Review: When Americans Turned Their Backs on Holocaust Refugees
The U.S. and the Holocaust condemns anti-refugee policies of the World War II era.
Otto Frank—father of Anne, the teenager whose posthumously published diary became standard reading for students learning about the Holocaust—fled with his family from Germany to Amsterdam in 1933. But the Nazis eventually followed him there. One target of their 1940 bombing campaign was the U.S. consulate in Rotterdam, where Frank's visa application was destroyed along with everything else.
In The U.S. and the Holocaust, a three-part PBS documentary by Ken Burns, Lynn Novick, and Sarah Botstein, the Frank family's repeatedly frustrated escape attempts epitomize the challenge facing Jews as they confronted a regime intent on eliminating them. Hitler initially sought to purify the Third Reich by pressuring Jews to emigrate. But other nations generally did not want them, which the Nazis thought proved their point. Meanwhile, Germany's invasions of other countries reduced the number of possible refuges.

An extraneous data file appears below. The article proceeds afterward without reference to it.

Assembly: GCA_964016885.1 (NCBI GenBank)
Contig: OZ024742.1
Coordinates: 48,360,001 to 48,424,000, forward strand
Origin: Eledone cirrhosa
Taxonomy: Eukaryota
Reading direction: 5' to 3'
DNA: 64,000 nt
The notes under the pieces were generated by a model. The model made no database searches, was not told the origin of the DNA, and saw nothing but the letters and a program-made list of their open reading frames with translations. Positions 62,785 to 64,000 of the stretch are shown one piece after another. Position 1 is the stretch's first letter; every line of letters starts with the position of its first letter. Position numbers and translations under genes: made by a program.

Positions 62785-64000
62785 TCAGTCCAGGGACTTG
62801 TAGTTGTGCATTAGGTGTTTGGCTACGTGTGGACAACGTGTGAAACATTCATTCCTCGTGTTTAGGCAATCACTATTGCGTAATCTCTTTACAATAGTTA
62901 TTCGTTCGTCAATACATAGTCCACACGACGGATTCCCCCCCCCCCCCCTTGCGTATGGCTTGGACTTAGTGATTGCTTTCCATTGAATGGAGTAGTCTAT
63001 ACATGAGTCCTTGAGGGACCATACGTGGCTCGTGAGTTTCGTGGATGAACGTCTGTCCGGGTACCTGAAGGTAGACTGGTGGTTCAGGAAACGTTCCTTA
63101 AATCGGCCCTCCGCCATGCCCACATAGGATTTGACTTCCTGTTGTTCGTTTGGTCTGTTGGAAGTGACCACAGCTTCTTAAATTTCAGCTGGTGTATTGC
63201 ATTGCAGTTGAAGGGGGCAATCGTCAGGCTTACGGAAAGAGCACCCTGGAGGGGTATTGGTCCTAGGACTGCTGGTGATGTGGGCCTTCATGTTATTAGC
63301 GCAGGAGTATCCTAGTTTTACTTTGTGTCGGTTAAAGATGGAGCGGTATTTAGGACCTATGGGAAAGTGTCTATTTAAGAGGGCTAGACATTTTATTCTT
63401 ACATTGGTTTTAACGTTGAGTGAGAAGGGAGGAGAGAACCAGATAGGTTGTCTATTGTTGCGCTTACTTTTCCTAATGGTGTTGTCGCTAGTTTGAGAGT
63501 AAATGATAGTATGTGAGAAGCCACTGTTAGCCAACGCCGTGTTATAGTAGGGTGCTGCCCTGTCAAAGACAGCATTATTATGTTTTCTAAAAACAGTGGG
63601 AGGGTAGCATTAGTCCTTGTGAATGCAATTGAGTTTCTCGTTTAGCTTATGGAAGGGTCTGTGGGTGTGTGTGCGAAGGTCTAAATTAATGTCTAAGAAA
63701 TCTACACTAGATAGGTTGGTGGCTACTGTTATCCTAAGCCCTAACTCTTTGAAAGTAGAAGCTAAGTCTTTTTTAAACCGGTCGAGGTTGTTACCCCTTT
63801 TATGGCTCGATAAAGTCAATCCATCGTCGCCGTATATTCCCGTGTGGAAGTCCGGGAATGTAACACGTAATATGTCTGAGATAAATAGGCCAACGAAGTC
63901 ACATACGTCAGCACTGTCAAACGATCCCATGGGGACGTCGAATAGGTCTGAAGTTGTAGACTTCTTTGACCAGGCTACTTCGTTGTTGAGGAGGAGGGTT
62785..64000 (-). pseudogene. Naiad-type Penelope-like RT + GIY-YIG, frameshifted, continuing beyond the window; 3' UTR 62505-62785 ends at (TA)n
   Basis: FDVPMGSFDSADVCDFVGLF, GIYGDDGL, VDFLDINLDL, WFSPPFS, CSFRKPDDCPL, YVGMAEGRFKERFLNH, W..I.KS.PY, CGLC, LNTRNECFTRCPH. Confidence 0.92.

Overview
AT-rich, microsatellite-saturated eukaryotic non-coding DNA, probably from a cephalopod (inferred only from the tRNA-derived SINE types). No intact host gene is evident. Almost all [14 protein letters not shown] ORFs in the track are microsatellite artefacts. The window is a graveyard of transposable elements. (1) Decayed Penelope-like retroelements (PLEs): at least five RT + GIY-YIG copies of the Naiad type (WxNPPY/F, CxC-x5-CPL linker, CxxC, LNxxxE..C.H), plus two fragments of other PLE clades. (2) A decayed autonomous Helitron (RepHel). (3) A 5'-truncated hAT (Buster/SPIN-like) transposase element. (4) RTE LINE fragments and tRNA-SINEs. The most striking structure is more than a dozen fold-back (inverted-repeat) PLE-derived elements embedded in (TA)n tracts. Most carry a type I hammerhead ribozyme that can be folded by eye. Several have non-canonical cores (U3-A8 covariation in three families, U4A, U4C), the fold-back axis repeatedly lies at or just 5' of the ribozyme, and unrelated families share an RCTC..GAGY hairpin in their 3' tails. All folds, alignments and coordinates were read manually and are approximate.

The United States was an obvious candidate to accept people threatened by the Nazis. But decades of increasingly restrictive immigration policies had made that option a privilege reserved for the lucky few. They included luminaries such as Albert Einstein, but they did not include the Franks or millions of others eventually murdered by the Reich.
While Burns et al. emphasize the antisemitism that pervaded the State Department, they also note that neither Congress nor the general public was inclined to admit more than a trickle of refugees. That attitude prevailed not only after the Nazi persecution of Jews had been widely covered in the U.S. press but even after the war, when the genocidal nature of that campaign was horrifyingly clear. Notwithstanding the welcoming promise inscribed at the Statue of Liberty, Burns observed in an interview with Reason's Nick Gillespie, there has always been "a significant push" against accepting newcomers.